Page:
Wednesday, December 16, 2009

Breaking: Iran says it has successfully tested Sajjil-2 medium-range missile

From the Associated Press:
Iran says it has successfully tested an upgraded version of its longest-range solid-fuel missile.

State TV reported the news Wednesday without providing details on the test of the Sajjil-2 missile.

The Sajjil is a solid fuel, high-speed missile with a range of about 1,200 miles (1,930 kilometers), placing Iran's sworn enemy Israel well within range and reaching as far away as southeastern Europe with greater precision than earlier models.

Iran has intensified its missile development program in recent years, causing concern in the United States and its allies at a time when they accuse Tehran of seeking to build a nuclear weapon. Iran denies the charge and says its nuclear program is aimed at generating electricity.
This is the second test of the Sajjil-2 missile by Iran.  The first occurred back in May just before the presidential election in that country that sparked nationwide protests against Ahmadinejad's regime.  The Sajjil-2 is Iran's most advanced two-stage, surface-to-surface solid fuel medium range missile with a range of up to 1200 miles or 2000 kilometers, placing Iran's sworn enemy, Israel, well within range of a strike.

Yesterday the House passed a bill to sanction companies that sell refined petroleum to Iran by a vote of 412-12.  It was expected that the Senate would not consider its version of a sanctions bill until after the first of the year.  JTA reports:
Sen. John Kerry (D-Mass.), the chairman of the Senate Foreign Relations Committee, needs time to consider the bill, his spokesman, Frederick Jones, told JTA. Jones strongly refuted rumors that Kerry would keep the legislation from reaching the floor, although that is in his power as a committee chairman.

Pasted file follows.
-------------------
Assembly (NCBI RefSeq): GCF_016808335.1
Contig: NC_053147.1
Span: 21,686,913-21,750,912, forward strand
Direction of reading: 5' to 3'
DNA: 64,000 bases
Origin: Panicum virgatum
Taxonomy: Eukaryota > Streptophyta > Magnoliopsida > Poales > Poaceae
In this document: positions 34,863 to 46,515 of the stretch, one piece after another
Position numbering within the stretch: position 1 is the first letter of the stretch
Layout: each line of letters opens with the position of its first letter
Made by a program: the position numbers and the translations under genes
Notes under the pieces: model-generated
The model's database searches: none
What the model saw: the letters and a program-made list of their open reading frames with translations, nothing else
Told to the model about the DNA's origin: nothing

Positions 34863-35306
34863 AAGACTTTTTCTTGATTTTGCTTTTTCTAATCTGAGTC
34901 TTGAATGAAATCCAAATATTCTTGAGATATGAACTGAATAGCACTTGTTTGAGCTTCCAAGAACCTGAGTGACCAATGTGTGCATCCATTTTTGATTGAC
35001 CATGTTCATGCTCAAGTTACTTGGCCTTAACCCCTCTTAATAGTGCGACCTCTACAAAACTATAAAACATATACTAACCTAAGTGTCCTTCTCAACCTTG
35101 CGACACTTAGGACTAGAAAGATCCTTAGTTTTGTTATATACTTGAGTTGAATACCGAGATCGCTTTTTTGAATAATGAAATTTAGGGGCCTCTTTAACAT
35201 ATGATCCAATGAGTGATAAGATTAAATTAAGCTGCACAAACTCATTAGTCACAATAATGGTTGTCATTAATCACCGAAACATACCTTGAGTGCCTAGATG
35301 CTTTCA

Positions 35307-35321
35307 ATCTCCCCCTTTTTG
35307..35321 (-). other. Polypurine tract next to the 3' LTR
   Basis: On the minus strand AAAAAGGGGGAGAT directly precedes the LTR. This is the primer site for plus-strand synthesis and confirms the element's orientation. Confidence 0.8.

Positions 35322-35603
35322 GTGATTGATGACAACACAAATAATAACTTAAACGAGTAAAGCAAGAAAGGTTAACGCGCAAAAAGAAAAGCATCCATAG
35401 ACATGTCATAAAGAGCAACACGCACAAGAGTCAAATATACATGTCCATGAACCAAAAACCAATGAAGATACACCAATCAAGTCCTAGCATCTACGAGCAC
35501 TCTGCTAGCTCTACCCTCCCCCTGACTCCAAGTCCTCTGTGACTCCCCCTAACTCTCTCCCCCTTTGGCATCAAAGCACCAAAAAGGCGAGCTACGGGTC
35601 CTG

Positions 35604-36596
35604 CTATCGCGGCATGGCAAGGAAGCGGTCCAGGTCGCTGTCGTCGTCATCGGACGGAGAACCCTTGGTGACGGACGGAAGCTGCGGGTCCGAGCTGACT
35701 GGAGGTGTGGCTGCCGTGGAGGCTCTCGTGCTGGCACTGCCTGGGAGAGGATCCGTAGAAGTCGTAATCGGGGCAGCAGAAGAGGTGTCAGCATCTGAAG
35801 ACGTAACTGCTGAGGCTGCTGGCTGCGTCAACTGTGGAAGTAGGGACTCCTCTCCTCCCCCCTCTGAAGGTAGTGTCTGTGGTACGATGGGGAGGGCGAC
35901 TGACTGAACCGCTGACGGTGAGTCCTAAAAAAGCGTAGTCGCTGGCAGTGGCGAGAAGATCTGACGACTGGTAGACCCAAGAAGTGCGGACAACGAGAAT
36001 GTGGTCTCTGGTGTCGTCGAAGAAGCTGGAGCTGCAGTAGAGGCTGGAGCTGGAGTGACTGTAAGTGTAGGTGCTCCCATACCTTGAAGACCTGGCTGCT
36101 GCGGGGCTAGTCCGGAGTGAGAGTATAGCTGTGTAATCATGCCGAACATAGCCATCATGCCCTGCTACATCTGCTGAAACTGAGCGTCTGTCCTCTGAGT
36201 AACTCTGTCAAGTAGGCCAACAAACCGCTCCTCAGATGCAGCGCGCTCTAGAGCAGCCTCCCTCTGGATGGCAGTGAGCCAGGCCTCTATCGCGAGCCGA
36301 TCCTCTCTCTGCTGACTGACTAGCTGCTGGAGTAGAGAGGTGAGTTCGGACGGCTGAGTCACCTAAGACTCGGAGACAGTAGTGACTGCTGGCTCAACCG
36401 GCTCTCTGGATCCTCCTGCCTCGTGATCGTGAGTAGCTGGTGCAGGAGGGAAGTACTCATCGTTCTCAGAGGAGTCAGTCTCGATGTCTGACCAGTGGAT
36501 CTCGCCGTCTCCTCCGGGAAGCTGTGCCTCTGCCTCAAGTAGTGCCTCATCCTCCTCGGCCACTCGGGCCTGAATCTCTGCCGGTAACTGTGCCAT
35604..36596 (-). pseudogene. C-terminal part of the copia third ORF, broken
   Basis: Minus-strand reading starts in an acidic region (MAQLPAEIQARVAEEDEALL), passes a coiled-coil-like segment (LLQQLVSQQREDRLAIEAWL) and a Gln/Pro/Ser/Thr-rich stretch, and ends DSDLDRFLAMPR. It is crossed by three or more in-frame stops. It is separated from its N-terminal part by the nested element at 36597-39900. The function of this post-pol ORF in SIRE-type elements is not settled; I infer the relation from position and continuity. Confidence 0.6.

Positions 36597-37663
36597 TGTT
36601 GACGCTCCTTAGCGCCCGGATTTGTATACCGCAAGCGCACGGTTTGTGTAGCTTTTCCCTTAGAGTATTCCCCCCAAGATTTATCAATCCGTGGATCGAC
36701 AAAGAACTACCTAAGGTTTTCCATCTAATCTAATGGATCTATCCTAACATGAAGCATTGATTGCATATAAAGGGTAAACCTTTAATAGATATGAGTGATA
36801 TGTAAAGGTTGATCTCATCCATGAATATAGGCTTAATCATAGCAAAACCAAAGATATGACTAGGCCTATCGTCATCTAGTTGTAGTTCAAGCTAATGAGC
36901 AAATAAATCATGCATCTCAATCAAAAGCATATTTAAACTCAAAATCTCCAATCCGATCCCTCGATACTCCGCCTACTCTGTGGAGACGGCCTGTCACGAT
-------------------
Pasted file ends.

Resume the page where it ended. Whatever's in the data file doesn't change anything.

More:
"We're working with the administration to reach a solution that achieves the minimum all parties" want, Jones said. "There's no hold, it's not dead, it's just they're anticipating the legislative process."

That means it's extremely unlikely the Senate will rush the legislation before year's end, as had been reported earlier, especially considering other pressing matters.

The go-slow approach takes some of the wind out of the version of the bill, the Iran Refined Petroleum Sanctions Act, that passed Tuesday in the U.S. House of Representatives version. Both versions target Iran's import of refined petroleum; the deleterious state of Iran's refining capabilities means it imports up to 40 percent of its refined oil, despite being a major oil producer.

It has become increasingly clear in recent days that the Obama administration wants to slow down the prospect of unilateral sanctions while it attempts to mass international support for multilateral measures aimed at forcing Iran to make its nuclear workings transparent.
While the White House is urging a go-slow approach, the Iranian government is pressing full speed ahead with its missile development and nuclear enrichment activities.  It will be interesting to see if the Senate is sufficiently moved by this latest test launch to speed things up a bit.

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